U.S. government is really simple
It used to be called “civics” or “U.S. government” when I was in school; now it is just plain “government.” For the most part it was boring – places to remember (Lexington, Bunker Hill, Independence Hall), dates to memorize (1776, 1789, etc.) and parts to understand (Congress, Supreme Court).
Actually, civics or government was and is very simple. It takes time and effort to make it complicated (which we have succeeded in doing for more than 200 years).
First, everyone is equal.
Second, everyone has certain basic rights – life, liberty and the right to be somebody.
Third, government is, as Abraham Lincoln said in his Gettysburg Address, “of the people, by the people, for the people.”
The work of government is also very simple: Form a more perfect union, establish justice, ensure domestic tranquillity, provide for the common defense, promote the general welfare, secure the blessings of liberty (see the Preamble to the Constitution).
American government is essentially a service organization, serving the people (reread the six purposes). And because the people created it, they share the expense of its work and together share the benefits.
The truth is that the American government’s goals and purposes are elementary, its functions are basic common sense, and it belongs to all the people.
It’s really very simple.
Less than a year after a marijuana-related infant death, legislators are trying to encourage more use by reducing the penalties (May 8 Eagle). Some readers may remember the outrage last summer when Seth Jackson left his 10-month-old foster child in a hot car. He was high on pot.
This was only one of many examples of drug-related tragedies in our country, but now the Legislature wants the users causing these problems to know that if they get caught on first or second possession they will only get a reduced fine instead of jail time. Lawmakers rejected several proposals that would at least impose alternative sentences, such as drug rehabilitation with community service and extra fines.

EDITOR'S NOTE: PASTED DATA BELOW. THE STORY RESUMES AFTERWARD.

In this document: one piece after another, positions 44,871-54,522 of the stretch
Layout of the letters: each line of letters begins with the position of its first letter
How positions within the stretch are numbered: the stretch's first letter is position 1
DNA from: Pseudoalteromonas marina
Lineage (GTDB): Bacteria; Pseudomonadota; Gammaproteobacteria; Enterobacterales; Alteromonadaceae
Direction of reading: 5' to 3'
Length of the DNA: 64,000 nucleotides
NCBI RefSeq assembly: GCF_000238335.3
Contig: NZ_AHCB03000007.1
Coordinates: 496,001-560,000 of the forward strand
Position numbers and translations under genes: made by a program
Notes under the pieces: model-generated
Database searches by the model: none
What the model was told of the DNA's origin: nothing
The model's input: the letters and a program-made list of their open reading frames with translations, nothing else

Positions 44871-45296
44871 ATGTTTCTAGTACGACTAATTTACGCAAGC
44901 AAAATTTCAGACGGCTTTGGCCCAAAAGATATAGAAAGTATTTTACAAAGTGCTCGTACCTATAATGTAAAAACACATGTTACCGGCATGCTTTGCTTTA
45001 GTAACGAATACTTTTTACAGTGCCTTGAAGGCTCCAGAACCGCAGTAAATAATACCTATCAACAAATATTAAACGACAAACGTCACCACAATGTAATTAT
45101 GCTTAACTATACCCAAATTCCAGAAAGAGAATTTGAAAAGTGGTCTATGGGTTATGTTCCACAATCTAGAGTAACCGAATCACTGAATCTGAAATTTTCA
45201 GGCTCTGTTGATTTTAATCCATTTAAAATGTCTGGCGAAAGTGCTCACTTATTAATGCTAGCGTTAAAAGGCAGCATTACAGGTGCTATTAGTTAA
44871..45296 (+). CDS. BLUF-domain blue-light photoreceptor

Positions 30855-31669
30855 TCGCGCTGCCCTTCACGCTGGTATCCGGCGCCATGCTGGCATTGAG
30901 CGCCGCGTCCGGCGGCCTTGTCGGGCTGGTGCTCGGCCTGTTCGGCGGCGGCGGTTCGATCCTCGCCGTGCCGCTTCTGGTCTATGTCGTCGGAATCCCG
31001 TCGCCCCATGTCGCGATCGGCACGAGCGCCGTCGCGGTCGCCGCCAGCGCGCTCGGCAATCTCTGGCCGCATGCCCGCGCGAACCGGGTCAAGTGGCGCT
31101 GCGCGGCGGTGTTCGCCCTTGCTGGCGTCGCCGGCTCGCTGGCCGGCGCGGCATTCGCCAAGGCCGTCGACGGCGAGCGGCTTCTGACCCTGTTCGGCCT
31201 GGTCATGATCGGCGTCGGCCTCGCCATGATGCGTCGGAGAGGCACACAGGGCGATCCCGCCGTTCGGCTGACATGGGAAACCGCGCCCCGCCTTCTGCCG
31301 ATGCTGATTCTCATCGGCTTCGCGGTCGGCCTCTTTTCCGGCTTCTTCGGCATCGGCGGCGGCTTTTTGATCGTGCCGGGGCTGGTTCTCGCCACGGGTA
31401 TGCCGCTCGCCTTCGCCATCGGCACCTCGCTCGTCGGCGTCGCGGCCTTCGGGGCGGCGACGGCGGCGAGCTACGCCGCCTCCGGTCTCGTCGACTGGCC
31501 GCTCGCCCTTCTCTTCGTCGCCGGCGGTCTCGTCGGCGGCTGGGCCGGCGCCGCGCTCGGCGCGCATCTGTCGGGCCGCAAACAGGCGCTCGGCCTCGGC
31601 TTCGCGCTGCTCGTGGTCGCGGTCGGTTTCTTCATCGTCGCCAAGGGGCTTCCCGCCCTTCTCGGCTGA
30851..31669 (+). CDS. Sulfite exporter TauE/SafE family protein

Apparently reducing overcrowded prisons isn’t good enough for the legislators; they have to encourage drug use, too. I guess they want more dead infants. Please contact your state representative and ask why that is.
Legalize and tax
Gov. Sam Brownback cut funds for education to help cover the cost of his tax cuts. But if cannabis were legalized, it could help fix this problem.
Colorado brought in $69 million in tax revenue from legalization in just one year. If Kansas would legalize marijuana, we could put more money into the school system. Legalize and tax marijuana, for both recreational and medical use, and the funds will start flowing in. Instead of closing schools, we could be building them.
Additional revenue could help keep tuition from going up. Soon only the wealthy are going to be able to afford to go to college. Legalizing marijuana could help solve the problem.
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